The Magna Carta on display for a limited time only
May 7 – June 5, 2011
Don’t miss seeing the Magna Carta (Great Charter of English Liberties), one of the most important legal documents in the history of democracy. It’s on display now for a limited time only at San Francisco’s Legion of Honor as part of BritWeek 2011. It’s the first public display on this continent in its nearly 800-year history (it was in the U.S. twice before, both times for private events only).
The Great Charter was agreed by King John of England and his barons on June 15, 1215 at Runnymede, near Windsor. Its declaration that no free man should be imprisoned without due process underlies the development of common law in England as well as the concepts of individual liberty and constitutional government that created the United States. One of four surviving manuscripts from the revised 1217 issue, the document displayed at the museum is an original Magna Carta, not a copy. Seventeen originals still survive from the 13th century, including the manuscript shown in San Francisco.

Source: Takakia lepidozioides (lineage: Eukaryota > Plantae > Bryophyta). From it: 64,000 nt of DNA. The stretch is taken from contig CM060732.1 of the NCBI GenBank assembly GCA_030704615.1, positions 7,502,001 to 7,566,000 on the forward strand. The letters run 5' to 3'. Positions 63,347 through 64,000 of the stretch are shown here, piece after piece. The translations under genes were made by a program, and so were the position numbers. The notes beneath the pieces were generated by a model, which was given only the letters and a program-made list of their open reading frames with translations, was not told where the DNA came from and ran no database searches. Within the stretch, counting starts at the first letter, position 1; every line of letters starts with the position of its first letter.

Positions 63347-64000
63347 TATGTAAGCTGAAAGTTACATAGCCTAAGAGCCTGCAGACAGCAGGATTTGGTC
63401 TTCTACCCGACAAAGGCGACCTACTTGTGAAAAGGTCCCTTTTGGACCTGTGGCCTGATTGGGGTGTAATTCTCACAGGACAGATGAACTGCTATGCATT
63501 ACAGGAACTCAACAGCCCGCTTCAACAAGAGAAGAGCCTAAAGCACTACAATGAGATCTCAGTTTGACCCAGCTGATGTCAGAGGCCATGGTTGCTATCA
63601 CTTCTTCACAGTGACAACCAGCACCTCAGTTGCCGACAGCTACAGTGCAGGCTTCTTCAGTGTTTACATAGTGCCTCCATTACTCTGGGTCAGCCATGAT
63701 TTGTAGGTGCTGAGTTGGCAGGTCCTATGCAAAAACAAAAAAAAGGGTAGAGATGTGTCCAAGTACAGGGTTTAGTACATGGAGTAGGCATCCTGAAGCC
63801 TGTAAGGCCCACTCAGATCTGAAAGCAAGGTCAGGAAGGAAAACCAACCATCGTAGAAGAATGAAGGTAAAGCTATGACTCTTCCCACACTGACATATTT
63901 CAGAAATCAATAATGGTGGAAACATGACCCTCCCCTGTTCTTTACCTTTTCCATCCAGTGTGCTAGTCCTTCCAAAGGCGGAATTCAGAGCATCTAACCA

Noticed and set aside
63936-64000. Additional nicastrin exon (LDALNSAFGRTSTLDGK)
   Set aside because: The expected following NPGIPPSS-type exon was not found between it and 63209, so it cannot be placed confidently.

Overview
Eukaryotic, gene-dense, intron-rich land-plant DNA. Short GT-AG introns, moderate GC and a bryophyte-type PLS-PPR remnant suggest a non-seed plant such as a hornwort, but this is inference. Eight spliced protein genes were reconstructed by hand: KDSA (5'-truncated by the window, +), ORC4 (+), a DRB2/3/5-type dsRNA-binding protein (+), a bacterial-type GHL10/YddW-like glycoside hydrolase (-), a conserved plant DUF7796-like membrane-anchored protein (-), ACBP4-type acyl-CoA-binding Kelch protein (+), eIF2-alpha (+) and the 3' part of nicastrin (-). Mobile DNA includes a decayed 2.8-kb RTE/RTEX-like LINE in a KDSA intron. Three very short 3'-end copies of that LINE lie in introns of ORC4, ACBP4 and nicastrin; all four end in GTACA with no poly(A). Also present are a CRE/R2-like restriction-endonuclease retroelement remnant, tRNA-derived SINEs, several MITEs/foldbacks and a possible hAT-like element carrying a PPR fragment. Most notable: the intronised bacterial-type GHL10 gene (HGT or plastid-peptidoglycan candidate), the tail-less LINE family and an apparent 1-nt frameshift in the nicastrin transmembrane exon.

I saw the Magna Carta years ago at the British Museum while living in London – this was Barry’s first time. The Magna Carta (in Latin with an English translation) will be on display in San Francisco through June 5th, so don’t miss this once-in-a-lifetime opportunity to see “one of the world’s great symbols of freedom and the rule of law” before it returns to England. Viewing is included in the museum’s general admission ticket.
The Legion of Honor Muse is located in Lincoln Park (34th Ave & Clement St), in San Francisco. Museum hours are Tues-Sun 9:30am-5:15pm (closed on Monday).